(Updates with Louisiana comment in eighth paragraph.)
Oct. 27 (Bloomberg) -- Louisiana must quickly turn over all documents BP Plc has requested or face stiff fines and possible dismissal of the state’s claims for environmental and economic losses from the 2010 oil spill, a judge ruled.
If Louisiana fails to meet strict new deadlines, the earliest of which is Nov. 3, the state will be fined $2,500 a day, U.S. Magistrate Sally Shushan said in an order today in New Orleans federal court. That fine rises to $5,000 a day after seven days and to $10,000 a day after 14 days, if Louisiana continues to delay.
“At the end of 21 days of non-compliance, the court will consider, either on its own motion or the motion of any party, whether the claims of Louisiana in this MDL shall be dismissed in whole or in part for failure to prosecute,” Shushan said in a five-page order.
Shushan is assisting U.S. District Judge Carl Barbier of New Orleans, who presides over more than 350 spill-related lawsuits that have been consolidated into a multidistrict litigation proceeding for pretrial processing.
Louisiana must produce documents related to the first phase of the spill trial, to determine liability and which companies must pay for damages suffered by thousands of coastal businesses and property owners from the spill. On Oct. 12, after the judge had granted Louisiana one extension to the document production deadline, the state’s lawyers told Shushan they would need 14 to 16 more weeks to complete that task.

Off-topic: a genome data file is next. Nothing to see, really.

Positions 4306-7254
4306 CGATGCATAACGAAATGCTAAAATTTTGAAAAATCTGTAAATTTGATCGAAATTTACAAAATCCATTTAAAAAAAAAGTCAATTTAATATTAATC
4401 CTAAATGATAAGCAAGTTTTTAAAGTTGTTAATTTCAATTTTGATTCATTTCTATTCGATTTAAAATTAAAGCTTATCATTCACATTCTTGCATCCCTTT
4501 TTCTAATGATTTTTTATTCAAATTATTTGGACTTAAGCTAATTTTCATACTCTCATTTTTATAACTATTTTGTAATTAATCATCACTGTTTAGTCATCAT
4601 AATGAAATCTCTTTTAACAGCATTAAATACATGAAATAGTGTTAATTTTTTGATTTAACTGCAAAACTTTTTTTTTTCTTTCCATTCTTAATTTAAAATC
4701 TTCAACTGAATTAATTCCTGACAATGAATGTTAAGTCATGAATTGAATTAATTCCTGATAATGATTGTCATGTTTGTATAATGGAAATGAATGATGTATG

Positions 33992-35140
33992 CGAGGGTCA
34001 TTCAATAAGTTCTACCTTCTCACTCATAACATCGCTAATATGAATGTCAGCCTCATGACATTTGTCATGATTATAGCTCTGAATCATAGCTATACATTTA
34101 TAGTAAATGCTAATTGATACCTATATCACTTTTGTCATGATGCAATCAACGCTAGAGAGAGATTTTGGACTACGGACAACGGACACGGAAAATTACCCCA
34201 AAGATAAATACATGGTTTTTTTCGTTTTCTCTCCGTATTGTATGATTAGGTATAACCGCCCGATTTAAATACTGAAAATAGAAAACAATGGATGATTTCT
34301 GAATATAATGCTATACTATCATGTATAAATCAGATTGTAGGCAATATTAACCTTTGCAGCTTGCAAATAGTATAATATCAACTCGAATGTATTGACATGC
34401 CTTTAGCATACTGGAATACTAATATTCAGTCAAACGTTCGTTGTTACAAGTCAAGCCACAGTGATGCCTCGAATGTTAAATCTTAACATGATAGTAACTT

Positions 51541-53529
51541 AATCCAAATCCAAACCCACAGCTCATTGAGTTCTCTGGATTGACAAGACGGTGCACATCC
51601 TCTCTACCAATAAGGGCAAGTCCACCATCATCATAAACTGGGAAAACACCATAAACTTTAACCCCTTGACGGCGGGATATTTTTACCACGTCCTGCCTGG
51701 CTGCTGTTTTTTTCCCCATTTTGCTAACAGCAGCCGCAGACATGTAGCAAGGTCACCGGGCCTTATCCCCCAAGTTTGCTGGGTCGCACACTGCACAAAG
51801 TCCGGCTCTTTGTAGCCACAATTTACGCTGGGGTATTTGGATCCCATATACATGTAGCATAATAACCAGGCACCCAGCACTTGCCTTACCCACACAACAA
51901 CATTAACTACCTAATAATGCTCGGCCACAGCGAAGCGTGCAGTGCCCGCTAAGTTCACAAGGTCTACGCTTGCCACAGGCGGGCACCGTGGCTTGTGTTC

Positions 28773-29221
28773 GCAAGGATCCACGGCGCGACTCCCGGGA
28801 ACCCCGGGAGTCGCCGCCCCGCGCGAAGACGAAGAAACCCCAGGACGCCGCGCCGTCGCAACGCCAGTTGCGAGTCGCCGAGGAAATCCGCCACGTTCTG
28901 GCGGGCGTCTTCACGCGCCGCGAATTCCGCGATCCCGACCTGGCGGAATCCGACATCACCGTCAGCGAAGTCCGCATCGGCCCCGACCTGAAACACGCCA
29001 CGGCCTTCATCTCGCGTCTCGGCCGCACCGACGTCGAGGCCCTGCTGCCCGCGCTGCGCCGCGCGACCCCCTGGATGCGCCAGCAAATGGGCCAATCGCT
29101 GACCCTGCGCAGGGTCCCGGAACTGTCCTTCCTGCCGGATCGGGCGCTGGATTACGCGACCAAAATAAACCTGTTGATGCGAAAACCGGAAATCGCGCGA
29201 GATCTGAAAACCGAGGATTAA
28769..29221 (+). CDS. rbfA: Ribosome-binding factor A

“While the court appreciates that Louisiana is required to expend public funds to produce the documents, it is necessary that its document production be completed so that this MDL proceeding may progress as scheduled,” Shushan said. BP must be given the state’s documents with enough time to be “adequately prepared” for depositions scheduled to begin Nov. 14, she said.
Shushan also gave Louisiana a Nov. 21 deadline for producing all documents London-based BP requested related to the second phase of the spill trial, which will decide matters related to containing and cleaning up the worst offshore oil spill in U.S. history.
Amanda Larkins, spokeswoman for Louisiana Attorney General James “Buddy” Caldwell, declined to immediately comment.
“Our attorneys are currently reviewing the court’s order, and we may have more to say at a later time,” she said in an e- mail.
The case is In Re: Oil Spill by the Oil Rig Deepwater Horizon in the Gulf of Mexico on April 20, 2010, MDL-2179, U.S. District Court, Eastern District of Louisiana (New Orleans).
--With assistance from Allen Johnson Jr. in New Orleans. Editors: Mary Romano, Andrew Dunn
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